The announcement by BICEP2 of the detection of B-mode polarization consistent with primordial gravitational waves with a tensor-to-scalar ratio, r=0.2{sup +0.07}{sub −0.05}, challenged predictions from most inflationary models of a lower value for r. More recent results by Planck on polarized dust emission show that the observed tensor modes signal is compatible with pure foreground emission. A more significant constraint on r was then obtained by a joint analysis of Planck, BICEP2 and Keck Array data showing an upper limit to the tensor to scalar ratio r≤ 0.12, excluding the case 0r= with low statistical significance. Forthcoming measurements by BICEP3, the Keck Array, and other CMB polarization experiments, open the possibility for making the fundamental measurement of r. Here we discuss how r sets the scale for models where the dark matter is created at the inflationary epoch, the generically called super-heavy dark matter models. We also consider the constraints on such scenarios given by recent data from ultrahigh energy cosmic ray observatories which set the limit on super-heavy dark matter particles lifetime. We discuss how super-heavy dark matter can be discovered by a precise measurement of r combined with future observations of ultra high energy cosmic rays.

  14. Development of high temperature strain gages

    NASA Technical Reports Server (NTRS)

    Lemcoe, M. M.

    1973-01-01

    High temperature electric resistance wire strain gages were developed and evaluated for use at temperatures exceeding 922 K (1200 F). A special high temperature strain gage alloy (Fe-25Cr-7.5A1), designated BCL-3, was used to fabricate the gages. Pertinent gage characteristics were determined at temperatures up to 1255 K (1800 F). The results of the evaluation were reported in graphical and tabular form. It was concluded that the gages will perform satisfactorily at temperatures to at least 1089 K (1500 F) for at least one hour.

  15. Nuclear fuels for very high temperature applications

    SciTech Connect

    Lundberg, L.B.; Hobbins, R.R.

    1992-01-01

    The success of the development of nuclear thermal propulsion devices and thermionic space nuclear power generation systems depends on the successful utilization of nuclear fuel materials at temperatures in the range 2000 to 3500 K. Problems associated with the utilization of uranium bearing fuel materials at these very high temperatures while maintaining them in the solid state for the required operating times are addressed. The critical issues addressed include evaporation, melting, reactor neutron spectrum, high temperature chemical stability, fabrication, fission induced swelling, fission product release, high temperature creep, thermal shock resistance, and fuel density, both mass and fissile atom. Candidate fuel materials for this temperature range are based on UO{sub 2} or uranium carbides. Evaporation suppression, such as a sealed cladding, is required for either fuel base. Nuclear performance data needed for design are sparse for all candidate fuel forms in this temperature range, especially at the higher temperatures.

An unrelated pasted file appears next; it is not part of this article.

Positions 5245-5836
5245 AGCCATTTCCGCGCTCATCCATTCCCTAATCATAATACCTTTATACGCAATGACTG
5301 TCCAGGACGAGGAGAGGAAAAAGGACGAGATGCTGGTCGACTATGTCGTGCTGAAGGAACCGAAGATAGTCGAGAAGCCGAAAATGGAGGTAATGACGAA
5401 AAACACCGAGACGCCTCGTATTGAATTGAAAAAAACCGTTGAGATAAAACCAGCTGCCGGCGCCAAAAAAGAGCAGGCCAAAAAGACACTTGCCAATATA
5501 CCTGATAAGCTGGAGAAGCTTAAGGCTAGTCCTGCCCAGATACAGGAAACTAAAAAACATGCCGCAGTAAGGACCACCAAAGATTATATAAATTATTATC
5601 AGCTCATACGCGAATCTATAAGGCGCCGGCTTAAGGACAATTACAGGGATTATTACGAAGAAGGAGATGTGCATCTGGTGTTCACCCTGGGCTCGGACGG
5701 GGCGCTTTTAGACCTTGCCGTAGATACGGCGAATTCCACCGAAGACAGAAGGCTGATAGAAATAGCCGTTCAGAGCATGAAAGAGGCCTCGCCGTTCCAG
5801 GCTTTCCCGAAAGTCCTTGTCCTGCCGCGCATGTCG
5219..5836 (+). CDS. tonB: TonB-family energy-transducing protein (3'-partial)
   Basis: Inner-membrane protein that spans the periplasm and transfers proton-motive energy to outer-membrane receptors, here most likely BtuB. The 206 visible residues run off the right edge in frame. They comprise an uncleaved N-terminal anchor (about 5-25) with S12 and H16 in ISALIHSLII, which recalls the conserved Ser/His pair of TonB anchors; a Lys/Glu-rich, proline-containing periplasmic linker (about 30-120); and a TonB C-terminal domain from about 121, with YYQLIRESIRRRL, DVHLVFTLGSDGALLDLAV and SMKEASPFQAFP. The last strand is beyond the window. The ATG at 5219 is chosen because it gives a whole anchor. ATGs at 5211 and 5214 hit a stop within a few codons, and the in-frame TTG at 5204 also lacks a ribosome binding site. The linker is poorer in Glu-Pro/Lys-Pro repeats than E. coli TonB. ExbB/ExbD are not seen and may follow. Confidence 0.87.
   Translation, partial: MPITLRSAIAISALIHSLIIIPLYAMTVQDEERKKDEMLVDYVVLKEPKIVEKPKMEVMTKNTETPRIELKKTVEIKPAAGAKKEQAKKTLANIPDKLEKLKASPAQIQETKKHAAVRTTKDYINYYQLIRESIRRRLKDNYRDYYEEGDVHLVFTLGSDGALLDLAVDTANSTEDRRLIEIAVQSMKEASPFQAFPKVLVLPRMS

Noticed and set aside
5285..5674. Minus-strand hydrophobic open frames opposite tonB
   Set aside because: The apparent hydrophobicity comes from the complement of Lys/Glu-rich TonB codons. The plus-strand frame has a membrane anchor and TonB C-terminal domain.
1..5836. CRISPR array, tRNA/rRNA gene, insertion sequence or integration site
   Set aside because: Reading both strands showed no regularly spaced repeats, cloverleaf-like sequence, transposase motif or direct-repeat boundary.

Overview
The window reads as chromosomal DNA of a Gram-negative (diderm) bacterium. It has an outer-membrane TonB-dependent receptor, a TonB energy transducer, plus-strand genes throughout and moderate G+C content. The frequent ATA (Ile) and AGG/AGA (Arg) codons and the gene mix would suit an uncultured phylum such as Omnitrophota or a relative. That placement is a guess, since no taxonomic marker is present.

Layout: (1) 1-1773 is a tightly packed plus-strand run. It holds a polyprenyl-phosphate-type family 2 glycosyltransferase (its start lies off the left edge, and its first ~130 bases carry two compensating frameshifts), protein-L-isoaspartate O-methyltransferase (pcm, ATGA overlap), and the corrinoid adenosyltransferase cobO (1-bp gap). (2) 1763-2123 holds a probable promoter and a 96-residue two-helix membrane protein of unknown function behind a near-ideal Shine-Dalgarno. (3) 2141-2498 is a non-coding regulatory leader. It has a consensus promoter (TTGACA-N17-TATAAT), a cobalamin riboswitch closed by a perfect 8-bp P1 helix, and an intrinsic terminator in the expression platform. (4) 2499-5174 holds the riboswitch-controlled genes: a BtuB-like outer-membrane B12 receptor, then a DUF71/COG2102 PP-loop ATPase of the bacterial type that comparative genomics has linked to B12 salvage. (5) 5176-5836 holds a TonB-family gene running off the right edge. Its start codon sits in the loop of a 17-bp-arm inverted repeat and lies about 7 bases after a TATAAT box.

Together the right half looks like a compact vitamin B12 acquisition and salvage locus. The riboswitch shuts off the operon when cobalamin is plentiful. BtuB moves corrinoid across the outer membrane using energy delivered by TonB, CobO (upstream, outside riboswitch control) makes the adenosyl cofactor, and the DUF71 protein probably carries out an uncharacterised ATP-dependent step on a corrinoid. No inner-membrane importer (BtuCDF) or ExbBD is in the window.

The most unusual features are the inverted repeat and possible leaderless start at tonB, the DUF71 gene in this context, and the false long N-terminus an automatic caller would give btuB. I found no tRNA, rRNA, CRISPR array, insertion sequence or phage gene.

16. Nuclear fuels for very high temperature applications

    SciTech Connect

    Lundberg, L.B.; Hobbins, R.R.

    1992-08-01

    The success of the development of nuclear thermal propulsion devices and thermionic space nuclear power generation systems depends on the successful utilization of nuclear fuel materials at temperatures in the range 2000 to 3500 K. Problems associated with the utilization of uranium bearing fuel materials at these very high temperatures while maintaining them in the solid state for the required operating times are addressed. The critical issues addressed include evaporation, melting, reactor neutron spectrum, high temperature chemical stability, fabrication, fission induced swelling, fission product release, high temperature creep, thermal shock resistance, and fuel density, both mass and fissile atom. Candidate fuel materials for this temperature range are based on UO{sub 2} or uranium carbides. Evaporation suppression, such as a sealed cladding, is required for either fuel base. Nuclear performance data needed for design are sparse for all candidate fuel forms in this temperature range, especially at the higher temperatures.

  17. Corrosion Resistant Coatings for High Temperature Applications

    SciTech Connect

    Besman, T.M.; Cooley, K.M.; Haynes, J.A.; Lee, W.Y.; Vaubert, V.M.

    1998-12-01

    Efforts to increase efficiency of energy conversion devices have required their operation at ever higher temperatures. This will force the substitution of higher-temperature structural ceramics for lower temperature materials, largely metals. Yet, many of these ceramics will require protection from high temperature corrosion caused by combustion gases, atmospheric contaminants, or the operating medium. This paper discusses examples of the initial development of such coatings and materials for potential application in combustion, aluminum smelting, and other harsh environments.